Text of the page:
Canine Massage: A Healthy Secret Weapon for Dogs

dog head resting on a human lap

 

When you spend quality time with dogs you get to know how they like to be touched. Some prefer scratches over pets, others like long strokes better than pats. These are the little details I asked pet owners during client interviews as a pet sitter, collecting intel to help pets feel at ease. Little did I know I was learning some of the basics for canine massage.

Canine massage is more than a modality for ill or arthritic dogs that are struggling – it’s a hands-on wellness tool that provides a variety of physical and mental health benefits for dogs of all ages, including:

  • Relaxation
  • Increased oxygenation
  • Pain relief
  • Improved joint flexibility and reduced stiffness
  • Healthy immune system
  • Increased circulation
  • Endorphin release
  • Increased toxin excretion
  • Injury recovery
  • Increased range of motion and enhanced muscle tone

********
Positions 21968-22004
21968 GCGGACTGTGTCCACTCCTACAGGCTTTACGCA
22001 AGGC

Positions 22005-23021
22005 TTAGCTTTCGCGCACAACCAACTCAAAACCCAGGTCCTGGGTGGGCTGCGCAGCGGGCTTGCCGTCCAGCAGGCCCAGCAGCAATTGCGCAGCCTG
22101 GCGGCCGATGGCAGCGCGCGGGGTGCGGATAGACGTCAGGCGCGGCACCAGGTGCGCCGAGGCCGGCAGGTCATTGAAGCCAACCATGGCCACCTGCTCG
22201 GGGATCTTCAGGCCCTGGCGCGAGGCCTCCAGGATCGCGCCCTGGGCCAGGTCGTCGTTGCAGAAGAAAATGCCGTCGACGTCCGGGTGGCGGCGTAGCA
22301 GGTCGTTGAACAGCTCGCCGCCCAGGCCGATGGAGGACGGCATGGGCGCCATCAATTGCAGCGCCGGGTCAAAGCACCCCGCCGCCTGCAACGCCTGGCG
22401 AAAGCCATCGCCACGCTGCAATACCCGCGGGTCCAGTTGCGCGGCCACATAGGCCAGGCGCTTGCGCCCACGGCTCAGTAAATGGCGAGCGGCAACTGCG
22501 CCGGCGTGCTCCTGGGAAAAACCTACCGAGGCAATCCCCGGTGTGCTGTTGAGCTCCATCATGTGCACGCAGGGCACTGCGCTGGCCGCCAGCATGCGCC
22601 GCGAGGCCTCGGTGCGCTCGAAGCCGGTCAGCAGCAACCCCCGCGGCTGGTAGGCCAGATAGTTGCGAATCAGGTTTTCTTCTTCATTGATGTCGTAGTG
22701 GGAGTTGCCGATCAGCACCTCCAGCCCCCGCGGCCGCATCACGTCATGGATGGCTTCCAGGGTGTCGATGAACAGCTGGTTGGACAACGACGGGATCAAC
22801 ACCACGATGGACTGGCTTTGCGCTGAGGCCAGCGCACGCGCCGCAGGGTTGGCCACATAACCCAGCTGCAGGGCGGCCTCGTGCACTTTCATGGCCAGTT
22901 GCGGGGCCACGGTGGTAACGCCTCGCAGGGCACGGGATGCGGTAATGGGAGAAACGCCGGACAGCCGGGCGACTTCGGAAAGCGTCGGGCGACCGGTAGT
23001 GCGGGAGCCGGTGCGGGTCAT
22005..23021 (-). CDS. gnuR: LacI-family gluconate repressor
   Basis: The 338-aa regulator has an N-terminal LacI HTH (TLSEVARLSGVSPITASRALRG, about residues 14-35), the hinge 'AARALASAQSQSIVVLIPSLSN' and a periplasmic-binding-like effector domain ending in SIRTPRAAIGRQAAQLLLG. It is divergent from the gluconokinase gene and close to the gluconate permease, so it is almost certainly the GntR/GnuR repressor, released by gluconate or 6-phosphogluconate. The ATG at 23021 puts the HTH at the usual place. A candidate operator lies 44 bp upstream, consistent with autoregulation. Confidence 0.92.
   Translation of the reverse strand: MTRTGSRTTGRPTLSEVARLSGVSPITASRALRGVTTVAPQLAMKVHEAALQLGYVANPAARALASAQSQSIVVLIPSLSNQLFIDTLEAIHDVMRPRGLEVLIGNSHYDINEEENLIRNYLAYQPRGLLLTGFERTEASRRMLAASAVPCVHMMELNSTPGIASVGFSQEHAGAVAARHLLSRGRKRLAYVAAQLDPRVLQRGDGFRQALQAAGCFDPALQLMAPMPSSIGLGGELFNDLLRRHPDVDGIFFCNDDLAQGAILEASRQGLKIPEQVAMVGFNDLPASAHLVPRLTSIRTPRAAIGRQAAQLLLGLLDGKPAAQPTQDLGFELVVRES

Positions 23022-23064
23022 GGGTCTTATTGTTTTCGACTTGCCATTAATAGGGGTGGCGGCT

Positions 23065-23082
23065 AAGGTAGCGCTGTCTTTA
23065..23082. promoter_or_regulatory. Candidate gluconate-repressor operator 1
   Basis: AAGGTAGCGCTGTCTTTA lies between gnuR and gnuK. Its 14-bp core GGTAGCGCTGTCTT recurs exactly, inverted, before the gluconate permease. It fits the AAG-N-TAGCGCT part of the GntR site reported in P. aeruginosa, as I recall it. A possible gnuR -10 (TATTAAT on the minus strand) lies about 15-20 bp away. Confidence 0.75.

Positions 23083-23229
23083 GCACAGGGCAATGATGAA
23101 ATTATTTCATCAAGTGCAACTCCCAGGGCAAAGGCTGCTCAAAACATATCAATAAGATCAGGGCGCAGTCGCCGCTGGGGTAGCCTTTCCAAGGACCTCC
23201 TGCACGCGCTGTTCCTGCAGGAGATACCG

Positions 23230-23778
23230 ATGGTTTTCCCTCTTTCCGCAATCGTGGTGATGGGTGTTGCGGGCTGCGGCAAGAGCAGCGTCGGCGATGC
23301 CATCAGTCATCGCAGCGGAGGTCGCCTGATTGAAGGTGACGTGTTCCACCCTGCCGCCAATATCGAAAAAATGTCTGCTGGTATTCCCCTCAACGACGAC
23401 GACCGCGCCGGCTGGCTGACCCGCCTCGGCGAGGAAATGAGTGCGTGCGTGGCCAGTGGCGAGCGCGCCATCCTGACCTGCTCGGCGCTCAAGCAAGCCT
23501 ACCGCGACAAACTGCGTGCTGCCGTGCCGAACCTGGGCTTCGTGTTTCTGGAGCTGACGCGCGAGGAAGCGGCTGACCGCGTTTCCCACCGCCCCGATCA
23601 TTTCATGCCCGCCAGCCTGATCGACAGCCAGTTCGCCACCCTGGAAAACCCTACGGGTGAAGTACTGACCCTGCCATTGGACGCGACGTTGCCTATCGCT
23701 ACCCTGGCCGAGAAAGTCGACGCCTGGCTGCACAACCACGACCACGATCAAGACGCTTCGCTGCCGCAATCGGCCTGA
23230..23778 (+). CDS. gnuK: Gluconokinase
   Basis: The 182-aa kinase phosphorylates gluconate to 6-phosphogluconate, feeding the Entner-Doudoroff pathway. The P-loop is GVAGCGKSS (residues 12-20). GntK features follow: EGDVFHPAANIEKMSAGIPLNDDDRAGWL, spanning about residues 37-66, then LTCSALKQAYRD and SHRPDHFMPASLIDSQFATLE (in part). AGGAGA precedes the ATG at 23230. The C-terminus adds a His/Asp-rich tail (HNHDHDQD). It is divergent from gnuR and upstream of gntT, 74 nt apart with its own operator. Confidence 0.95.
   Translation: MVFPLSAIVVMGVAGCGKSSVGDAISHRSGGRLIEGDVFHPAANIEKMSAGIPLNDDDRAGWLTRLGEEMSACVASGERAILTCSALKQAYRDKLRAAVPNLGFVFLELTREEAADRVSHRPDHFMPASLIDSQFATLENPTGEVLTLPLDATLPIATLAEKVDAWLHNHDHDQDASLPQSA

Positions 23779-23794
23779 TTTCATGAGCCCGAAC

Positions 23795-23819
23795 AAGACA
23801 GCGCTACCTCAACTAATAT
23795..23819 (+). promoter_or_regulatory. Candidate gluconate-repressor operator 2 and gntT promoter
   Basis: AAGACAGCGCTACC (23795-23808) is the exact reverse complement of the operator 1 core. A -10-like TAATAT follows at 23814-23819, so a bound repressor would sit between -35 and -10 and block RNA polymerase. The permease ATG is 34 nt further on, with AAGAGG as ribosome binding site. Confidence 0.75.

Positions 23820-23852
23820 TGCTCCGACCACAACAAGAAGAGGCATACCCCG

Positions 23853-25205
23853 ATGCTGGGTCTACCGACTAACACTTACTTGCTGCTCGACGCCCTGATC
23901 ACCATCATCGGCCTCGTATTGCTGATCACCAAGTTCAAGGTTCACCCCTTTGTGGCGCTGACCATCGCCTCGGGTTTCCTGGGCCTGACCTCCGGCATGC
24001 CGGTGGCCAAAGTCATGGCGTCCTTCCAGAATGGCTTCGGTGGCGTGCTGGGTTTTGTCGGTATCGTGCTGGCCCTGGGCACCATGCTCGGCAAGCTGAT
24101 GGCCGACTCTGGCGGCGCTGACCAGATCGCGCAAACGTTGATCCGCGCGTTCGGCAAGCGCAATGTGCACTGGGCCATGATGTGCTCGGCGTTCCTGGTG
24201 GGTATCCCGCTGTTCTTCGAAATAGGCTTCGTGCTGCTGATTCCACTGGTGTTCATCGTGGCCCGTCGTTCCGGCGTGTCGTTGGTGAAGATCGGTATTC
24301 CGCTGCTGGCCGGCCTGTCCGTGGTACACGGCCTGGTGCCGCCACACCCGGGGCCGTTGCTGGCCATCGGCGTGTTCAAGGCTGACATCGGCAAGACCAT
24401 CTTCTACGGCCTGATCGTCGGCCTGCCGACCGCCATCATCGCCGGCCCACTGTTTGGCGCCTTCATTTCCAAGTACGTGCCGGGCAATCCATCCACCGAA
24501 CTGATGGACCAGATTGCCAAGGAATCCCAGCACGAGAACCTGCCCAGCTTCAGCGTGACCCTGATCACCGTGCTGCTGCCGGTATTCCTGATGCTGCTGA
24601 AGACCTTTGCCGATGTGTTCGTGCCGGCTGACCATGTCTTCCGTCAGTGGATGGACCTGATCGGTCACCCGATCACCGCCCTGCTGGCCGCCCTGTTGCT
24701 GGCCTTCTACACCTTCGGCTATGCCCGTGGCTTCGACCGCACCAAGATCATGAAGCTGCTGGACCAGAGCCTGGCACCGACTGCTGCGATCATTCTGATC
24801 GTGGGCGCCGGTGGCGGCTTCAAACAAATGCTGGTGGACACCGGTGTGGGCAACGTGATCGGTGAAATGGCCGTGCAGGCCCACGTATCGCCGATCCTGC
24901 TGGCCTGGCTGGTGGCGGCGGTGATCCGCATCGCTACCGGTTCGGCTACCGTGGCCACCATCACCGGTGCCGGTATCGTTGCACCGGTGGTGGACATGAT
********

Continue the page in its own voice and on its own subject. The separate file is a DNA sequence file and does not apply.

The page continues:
• Improved athletic performance and endurance
  • Posture maintenance and balance
  • Improved mental focus and attitude
  • Healthy skin and coat by distributing natural oils

Hmm, sounds pretty similar to humans, right? Well, except for the shiny healthy coat part – unless you are a particularly hairy person. But I digress…

A Little History Truthbomb on Canine Massage

Canine massage actually dates back to the early periods of dog domestication. According to Wikipedia:

“The first known documentation of massage was in 2700 BC in China. In fact, animal bodies were charted in India during the development of varmalogy, resulting in what we refer to as trigger points. Massage techniques continued to develop throughout history and are mentioned in the early writings of the Greeks, Romans, Egyptians, Turks, Persians, and Japanese. Early Egyptian hieroglyphics even depicted ‘animal healers’ using massage techniques.” 

My thought is that people noticed massaged worked for them, so why not try it on animals too?

Jill massaging some malamutes

Jill Reynolds, owner of Canine Massage of the Rockies working on her Alaskan Malamute clients.

 

The Massage Technique Must Match the Animal